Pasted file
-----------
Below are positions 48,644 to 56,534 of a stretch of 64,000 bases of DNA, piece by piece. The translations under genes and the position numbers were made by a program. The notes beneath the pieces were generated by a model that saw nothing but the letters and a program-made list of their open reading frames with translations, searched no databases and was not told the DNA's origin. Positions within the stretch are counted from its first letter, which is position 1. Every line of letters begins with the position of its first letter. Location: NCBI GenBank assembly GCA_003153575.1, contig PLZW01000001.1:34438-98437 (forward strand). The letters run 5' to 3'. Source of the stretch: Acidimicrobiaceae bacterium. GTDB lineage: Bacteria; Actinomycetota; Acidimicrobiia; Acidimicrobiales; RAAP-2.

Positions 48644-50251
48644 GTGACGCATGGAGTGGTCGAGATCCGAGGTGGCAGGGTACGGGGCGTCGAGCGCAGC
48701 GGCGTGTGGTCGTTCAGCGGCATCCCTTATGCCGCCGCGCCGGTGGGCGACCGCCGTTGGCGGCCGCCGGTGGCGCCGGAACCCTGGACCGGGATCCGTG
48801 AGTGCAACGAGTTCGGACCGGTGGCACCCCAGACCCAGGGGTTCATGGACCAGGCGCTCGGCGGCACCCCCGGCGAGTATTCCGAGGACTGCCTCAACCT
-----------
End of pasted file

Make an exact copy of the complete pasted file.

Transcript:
Below are positions 48,644 to 56,534 of a stretch of 64,000 bases of DNA, piece by piece. The translations under genes and the position numbers were made by a program. The notes beneath the pieces were generated by a model that saw nothing but the letters and a program-made list of their open reading frames with translations, searched no databases and was not told the DNA's origin. Positions within the stretch are counted from its first letter, which is position 1. Every line of letters begins with the position of its first letter. Location: NCBI GenBank assembly GCA_003153575.1, contig PLZW01000001.1:34438-98437 (forward strand). The letters run 5' to 3'. Source of the stretch: Acidimicrobiaceae bacterium. GTDB lineage: Bacteria; Actinomycetota; Acidimicrobiia; Acidimicrobiales; RAAP-2.

Positions 48644-50251
48644 GTGACGCATGGAGTGGTCGAGATCCGAGGTGGCAGGGTACGGGGCGTCGAGCGCAGC
48701 GGCGTGTGGTCGTTCAGCGGCATCCCTTATGCCGCCGCGCCGGTGGGCGACCGCCGTTGGCGGCCGCCGGTGGCGCCGGAACCCTGGACCGGGATCCGTG
48801 AGTGCAACGAGTTCGGACCGGTGGCACCCCAGACCCAGGGGTTCATGGACCAGGCGCTCGGCGGCACCCCCGGCGAGTATTCCGAGGACTGCCTCAACCT